Willard Boyle was born on August 19, 1924 in Amherst, Nova Scotia. When he was fourteen, he began his formal education at Lower Canada College in Montreal. From there, he started at McGill University to pursue science. In 1943, he joined the Royal Canadian Navy which paused his studies. He finished his B.S. degree in 1947, his M.S. in 1948, and Doctorate in Physics in 1950.
He stayed at McGill in Canada’s Radiation Laboratory for one year before teaching at the Royal Military College of Canada in Kingston, Ontario. In 1953, he moved to New Jersey to start work at Bell Labs. In 1962, he worked with Don Nelson to create the first continuously operating ruby laser. Also in 1962, he became the Director of Space Science and Exploratory Studies at Bellcomm, a division of Bell Labs in Washington, D.C. While at Bellcomm, he supported the Apollo space program and was able to aid in the selection of lunar landing sites. He returned to Bell Labs in 1964. Then in 1969, during a brainstorming session with George Smith, they created the charged-coupled device (CCD), for which they would earn half of the 2009 Nobel Prize in Physics.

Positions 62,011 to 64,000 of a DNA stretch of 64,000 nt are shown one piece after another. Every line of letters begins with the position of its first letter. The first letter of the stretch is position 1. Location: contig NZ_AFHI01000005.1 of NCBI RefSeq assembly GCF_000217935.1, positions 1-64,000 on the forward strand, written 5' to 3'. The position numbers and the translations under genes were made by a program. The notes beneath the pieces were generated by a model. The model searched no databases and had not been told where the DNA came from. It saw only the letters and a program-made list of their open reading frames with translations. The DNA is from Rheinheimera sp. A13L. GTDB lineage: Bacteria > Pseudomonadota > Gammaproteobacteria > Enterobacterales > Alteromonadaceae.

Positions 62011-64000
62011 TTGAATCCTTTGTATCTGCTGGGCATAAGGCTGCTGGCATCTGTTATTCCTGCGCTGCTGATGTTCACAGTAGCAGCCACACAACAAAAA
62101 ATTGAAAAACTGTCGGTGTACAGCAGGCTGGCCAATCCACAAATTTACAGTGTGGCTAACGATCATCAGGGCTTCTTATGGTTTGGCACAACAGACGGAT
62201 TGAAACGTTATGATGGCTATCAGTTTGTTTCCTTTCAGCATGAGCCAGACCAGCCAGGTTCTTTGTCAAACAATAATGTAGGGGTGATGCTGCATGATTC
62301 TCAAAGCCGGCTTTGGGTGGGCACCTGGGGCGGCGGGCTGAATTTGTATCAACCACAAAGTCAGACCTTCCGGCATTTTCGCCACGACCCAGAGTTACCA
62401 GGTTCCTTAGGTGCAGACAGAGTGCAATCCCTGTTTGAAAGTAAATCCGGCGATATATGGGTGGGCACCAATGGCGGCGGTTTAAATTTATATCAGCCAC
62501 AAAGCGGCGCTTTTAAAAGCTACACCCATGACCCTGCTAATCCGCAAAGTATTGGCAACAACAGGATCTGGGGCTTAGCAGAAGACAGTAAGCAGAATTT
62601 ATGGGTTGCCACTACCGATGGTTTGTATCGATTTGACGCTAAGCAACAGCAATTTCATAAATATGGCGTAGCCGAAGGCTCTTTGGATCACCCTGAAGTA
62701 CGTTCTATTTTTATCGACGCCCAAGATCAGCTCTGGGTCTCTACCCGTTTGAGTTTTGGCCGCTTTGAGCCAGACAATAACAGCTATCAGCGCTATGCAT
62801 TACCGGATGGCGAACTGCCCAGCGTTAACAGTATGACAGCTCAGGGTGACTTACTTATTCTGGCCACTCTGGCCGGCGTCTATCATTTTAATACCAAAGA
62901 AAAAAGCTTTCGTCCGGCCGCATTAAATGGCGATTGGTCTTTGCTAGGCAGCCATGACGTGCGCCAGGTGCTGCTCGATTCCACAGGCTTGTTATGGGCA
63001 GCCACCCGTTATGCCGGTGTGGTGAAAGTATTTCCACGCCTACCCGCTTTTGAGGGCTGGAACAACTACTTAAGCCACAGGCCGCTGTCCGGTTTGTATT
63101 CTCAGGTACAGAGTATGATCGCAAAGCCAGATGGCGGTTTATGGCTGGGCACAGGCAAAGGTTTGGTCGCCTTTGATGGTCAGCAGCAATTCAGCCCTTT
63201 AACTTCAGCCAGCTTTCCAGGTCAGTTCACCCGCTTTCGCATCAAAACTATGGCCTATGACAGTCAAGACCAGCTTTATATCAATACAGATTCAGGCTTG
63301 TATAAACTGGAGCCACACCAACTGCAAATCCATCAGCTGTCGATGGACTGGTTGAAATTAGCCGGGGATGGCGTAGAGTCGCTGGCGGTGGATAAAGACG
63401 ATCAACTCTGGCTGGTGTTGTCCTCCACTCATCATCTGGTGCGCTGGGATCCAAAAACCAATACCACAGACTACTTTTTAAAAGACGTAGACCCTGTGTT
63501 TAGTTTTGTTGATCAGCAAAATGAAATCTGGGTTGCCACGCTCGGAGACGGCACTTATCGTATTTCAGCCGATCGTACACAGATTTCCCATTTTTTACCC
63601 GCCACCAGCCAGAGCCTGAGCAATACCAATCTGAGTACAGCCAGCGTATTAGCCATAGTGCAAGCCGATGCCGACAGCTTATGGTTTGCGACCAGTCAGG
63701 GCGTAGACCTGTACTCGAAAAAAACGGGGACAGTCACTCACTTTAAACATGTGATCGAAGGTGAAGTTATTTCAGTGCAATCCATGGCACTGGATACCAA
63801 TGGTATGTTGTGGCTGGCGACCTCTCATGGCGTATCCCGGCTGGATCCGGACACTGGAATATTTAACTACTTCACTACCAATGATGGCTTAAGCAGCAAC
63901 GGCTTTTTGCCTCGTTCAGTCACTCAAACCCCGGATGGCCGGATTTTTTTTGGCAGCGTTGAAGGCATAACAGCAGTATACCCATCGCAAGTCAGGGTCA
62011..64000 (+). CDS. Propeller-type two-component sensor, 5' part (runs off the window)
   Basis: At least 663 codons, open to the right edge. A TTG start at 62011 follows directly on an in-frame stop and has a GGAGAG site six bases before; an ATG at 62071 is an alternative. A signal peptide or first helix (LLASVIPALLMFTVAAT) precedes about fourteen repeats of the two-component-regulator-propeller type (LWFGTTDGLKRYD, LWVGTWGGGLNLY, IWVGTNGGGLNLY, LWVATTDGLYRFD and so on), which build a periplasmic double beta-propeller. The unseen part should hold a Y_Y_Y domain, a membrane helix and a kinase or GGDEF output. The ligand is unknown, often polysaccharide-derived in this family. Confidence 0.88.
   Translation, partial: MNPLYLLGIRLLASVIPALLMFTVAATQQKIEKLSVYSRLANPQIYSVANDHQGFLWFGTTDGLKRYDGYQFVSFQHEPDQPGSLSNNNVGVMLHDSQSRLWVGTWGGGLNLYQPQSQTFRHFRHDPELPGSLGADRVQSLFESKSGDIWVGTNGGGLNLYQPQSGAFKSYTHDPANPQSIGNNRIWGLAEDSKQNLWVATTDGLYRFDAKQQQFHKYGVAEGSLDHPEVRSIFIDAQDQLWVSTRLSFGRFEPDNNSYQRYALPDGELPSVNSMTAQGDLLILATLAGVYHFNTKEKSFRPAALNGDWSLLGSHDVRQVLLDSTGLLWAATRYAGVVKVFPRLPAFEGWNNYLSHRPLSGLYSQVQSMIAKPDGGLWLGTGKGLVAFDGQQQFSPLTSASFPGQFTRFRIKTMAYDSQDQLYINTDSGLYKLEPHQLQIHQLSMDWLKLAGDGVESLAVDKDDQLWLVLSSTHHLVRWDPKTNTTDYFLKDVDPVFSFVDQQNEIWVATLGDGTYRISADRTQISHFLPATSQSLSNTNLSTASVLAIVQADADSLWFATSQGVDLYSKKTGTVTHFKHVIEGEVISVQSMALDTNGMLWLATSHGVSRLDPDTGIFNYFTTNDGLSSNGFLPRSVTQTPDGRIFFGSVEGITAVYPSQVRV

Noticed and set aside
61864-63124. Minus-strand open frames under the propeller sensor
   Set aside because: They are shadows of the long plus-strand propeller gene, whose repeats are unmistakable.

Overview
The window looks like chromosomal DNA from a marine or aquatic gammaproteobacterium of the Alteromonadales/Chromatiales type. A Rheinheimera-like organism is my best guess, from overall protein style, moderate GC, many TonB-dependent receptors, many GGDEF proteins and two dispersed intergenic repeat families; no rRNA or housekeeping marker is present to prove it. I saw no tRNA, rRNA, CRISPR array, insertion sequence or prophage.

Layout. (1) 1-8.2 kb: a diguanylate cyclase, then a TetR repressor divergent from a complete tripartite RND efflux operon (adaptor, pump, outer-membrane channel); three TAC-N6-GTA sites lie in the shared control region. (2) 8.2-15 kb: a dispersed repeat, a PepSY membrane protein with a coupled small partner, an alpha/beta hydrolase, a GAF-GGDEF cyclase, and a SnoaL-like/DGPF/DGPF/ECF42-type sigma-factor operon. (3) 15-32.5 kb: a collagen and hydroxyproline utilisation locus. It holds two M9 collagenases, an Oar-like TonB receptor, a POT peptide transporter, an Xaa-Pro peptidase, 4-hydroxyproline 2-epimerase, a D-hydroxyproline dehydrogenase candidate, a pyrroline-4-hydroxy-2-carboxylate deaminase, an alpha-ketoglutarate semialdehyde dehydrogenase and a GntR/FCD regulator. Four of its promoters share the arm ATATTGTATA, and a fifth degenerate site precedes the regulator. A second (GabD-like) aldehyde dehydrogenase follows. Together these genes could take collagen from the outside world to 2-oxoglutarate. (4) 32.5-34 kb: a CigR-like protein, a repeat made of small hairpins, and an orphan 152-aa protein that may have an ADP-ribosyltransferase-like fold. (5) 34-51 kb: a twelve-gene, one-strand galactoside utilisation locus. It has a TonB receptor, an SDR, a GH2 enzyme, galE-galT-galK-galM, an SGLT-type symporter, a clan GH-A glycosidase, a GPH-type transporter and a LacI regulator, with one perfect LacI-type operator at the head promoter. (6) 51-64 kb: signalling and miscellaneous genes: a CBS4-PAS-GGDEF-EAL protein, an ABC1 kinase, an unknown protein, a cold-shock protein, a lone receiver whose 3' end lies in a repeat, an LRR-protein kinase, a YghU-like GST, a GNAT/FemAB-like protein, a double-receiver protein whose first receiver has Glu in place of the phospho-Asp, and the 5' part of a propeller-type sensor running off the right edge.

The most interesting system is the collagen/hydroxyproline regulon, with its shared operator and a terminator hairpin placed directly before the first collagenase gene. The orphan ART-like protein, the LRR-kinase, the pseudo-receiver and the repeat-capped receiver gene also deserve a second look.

He retired in 1979 as Executive Director of the Communication Science Division, and sailed home to Wallace, Nova Scotia, where he enjoyed life as a grandfather until his death in 2011.
He earned a number of awards over his career, including the Ballantine Medal of the Franklin Institute, IEEE’s Morris Lieberman Award, the Progress Medal of the Photographic Society of America, IEEE’s Breakthrough Award, OSA’s Edwin H. Land Medal, and the Charles Stark Draper Prize from the National Academy of Engineering. He was a co-winner of the C&C Prize of the NEC Foundation and the 2009 Nobel Prize. He is also a member of the Canadian Science and Engineering Hall of Fame.